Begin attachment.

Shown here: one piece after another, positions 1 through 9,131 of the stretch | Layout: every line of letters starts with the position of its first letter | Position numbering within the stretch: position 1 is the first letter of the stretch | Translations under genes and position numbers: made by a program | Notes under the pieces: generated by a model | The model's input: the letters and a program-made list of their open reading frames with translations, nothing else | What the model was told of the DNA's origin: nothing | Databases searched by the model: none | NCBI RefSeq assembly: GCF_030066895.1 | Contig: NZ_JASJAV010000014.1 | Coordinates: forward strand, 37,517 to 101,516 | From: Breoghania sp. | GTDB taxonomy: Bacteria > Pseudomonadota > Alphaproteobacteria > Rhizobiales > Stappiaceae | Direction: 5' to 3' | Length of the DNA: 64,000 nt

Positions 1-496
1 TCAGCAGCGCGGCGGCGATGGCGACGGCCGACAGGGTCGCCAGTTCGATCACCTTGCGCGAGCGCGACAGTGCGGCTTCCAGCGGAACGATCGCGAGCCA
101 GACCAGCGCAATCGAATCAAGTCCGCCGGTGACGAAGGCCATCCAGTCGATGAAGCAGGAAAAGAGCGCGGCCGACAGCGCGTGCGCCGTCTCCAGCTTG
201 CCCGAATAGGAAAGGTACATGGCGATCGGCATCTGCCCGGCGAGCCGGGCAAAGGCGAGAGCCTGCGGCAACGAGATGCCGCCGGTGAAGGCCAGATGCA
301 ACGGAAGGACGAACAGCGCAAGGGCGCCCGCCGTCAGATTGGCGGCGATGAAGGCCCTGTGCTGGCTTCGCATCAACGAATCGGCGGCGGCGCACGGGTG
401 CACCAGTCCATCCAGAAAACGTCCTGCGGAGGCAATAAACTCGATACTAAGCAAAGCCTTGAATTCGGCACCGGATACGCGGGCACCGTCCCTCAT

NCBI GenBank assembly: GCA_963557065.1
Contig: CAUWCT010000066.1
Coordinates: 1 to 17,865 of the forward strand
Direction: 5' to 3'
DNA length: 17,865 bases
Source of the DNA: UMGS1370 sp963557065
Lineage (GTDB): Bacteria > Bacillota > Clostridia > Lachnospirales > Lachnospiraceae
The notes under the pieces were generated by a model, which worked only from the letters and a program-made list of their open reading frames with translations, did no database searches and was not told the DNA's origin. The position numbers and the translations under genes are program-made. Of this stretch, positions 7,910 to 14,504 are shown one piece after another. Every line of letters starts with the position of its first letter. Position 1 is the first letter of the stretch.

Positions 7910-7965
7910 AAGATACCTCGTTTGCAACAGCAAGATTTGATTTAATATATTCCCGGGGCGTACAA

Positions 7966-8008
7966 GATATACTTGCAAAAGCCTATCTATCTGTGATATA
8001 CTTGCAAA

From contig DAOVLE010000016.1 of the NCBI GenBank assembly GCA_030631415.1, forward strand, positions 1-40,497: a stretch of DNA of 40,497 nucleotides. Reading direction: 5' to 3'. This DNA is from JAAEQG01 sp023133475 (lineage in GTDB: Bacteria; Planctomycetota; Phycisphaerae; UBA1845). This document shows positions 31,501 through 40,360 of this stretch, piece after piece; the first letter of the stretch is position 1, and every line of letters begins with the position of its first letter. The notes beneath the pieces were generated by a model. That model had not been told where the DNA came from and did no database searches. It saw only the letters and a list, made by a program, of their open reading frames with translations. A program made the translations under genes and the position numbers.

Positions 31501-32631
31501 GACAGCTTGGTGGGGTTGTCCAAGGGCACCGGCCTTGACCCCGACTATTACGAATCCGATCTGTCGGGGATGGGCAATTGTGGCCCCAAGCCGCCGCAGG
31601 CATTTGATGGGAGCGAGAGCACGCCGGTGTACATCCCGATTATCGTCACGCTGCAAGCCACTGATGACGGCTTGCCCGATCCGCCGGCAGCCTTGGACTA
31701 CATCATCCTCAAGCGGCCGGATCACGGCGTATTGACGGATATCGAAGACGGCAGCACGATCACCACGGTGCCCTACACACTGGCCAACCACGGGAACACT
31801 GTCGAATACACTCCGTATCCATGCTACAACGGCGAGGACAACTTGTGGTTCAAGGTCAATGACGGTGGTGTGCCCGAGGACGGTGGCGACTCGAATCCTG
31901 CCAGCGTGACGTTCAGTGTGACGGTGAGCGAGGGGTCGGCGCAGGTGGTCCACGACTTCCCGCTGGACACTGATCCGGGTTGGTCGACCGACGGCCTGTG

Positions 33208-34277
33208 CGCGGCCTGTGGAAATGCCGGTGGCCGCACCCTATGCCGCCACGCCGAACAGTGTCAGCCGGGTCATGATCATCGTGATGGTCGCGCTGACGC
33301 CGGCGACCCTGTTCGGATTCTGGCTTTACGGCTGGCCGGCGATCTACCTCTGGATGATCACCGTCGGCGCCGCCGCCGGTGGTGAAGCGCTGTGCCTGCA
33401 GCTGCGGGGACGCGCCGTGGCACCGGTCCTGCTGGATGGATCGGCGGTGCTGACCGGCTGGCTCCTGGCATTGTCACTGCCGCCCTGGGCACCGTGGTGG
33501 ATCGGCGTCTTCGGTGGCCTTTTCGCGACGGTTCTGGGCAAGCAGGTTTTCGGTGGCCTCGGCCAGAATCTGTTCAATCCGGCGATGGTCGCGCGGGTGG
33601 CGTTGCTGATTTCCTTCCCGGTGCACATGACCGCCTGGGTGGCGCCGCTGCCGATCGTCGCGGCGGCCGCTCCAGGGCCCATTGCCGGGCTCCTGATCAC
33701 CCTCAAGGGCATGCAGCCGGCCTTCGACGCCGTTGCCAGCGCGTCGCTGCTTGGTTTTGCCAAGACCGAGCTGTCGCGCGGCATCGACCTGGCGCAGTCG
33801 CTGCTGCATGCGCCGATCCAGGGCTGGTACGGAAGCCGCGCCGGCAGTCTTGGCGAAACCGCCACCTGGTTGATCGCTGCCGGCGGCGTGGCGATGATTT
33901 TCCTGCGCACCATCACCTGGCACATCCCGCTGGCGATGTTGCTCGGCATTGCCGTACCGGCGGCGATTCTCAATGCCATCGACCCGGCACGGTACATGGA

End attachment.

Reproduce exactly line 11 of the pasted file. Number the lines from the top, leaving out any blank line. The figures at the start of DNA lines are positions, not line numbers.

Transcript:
Direction: 5' to 3'